Let's modify the calculation at the beginning of this piece with some more realistic numbers. Suppose there's a 55% chance that climate change will increase complexity-weighted insect/zooplankton populations by 5% on balance and a 45% chance it'll reduce them by 5% on balance. The net expected effect is to increase by 5% * (55%-45%) = .5%. Then, saving one hectare of rainforest prevents 800 metric tons of CO2 and thereby avoids this many wild insect-years:

In contrast, how many insect-years will be created by preserving a hectare of rainforest indefinitely? Crop land may be home to tens of millions of insects per hectare, so rainforest probably has even more. If rainforest has, say, 20 million more insects per hectare on average than deforested land (which seems like a low estimate), then 5 years of preserving the hectare of rainforest would be as bad as the expected benefits from averting climate change are good. Given that the average insect density over the planet is 75 to 750 million insects per hectare, with rainforests probably ranking near or at the top of the list for insect density, it's quite possible that there are at least hundreds of millions of insects in a hectare of rainforest land, in which case saving a hectare of rainforest land may be net bad even within one year, assuming deforested land supports fewer insects.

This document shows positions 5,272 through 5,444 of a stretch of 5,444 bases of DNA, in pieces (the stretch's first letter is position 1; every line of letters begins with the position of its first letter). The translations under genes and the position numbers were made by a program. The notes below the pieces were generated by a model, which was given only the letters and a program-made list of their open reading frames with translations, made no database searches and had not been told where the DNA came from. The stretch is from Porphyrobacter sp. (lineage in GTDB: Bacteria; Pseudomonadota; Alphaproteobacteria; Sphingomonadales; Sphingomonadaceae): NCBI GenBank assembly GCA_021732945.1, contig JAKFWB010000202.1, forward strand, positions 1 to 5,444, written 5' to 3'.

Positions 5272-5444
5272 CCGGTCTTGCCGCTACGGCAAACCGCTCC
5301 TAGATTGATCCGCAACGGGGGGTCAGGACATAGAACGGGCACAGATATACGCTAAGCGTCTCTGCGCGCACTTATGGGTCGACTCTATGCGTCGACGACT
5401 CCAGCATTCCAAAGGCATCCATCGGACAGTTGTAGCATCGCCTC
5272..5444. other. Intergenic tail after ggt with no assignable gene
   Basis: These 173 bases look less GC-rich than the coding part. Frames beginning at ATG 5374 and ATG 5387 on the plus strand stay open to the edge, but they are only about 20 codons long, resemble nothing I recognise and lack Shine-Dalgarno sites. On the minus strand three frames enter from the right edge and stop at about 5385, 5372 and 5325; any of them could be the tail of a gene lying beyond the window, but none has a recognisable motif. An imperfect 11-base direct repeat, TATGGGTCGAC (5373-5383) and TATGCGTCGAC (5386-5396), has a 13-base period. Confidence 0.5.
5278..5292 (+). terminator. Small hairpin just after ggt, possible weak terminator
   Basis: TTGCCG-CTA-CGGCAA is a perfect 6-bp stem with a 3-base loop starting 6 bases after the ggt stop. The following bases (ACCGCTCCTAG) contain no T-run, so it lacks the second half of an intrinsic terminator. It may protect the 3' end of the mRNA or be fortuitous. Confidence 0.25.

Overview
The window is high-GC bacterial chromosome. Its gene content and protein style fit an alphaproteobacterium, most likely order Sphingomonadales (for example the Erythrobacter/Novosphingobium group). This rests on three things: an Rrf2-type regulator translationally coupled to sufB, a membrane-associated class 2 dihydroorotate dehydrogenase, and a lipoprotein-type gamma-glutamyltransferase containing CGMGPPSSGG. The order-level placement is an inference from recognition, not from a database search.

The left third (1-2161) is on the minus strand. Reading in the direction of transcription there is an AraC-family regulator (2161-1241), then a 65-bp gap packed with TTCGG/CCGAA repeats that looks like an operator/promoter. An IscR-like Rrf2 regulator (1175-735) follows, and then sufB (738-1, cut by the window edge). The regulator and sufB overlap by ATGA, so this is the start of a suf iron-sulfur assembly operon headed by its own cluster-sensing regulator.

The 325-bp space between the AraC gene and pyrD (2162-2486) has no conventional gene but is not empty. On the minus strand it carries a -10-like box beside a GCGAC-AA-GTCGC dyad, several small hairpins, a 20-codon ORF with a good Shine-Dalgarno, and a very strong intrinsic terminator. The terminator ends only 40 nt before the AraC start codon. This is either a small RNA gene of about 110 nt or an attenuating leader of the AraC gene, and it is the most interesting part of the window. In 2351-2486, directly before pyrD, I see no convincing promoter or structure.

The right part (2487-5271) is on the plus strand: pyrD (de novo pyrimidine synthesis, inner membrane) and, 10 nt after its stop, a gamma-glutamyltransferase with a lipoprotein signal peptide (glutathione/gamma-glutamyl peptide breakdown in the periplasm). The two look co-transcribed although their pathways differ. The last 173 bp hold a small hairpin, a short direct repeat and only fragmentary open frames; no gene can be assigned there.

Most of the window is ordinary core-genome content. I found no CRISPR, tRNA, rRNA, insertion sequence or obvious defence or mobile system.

So far I've been assuming that the rainforest land would be preserved indefinitely, though this probably wouldn't be the case, since it's hard to maintain promises not to use land indefinitely in poor countries. If the land is eventually harvested and the carbon released, then the CO2 sequestration benefits would be lost at that point. This would exacerbate climate change later on, though carbon is somewhat less bad further in the future either (1) because humans may have better ways of capturing it or otherwise reversing climate change by then or (2) because the Earth will have less biological life in general by then, so that the raw increase in insect populations from climate change will be smaller. On the other hand, the sooner the rainforest land is cleared, the sooner the insects that would have lived on it avoid the harm of being born.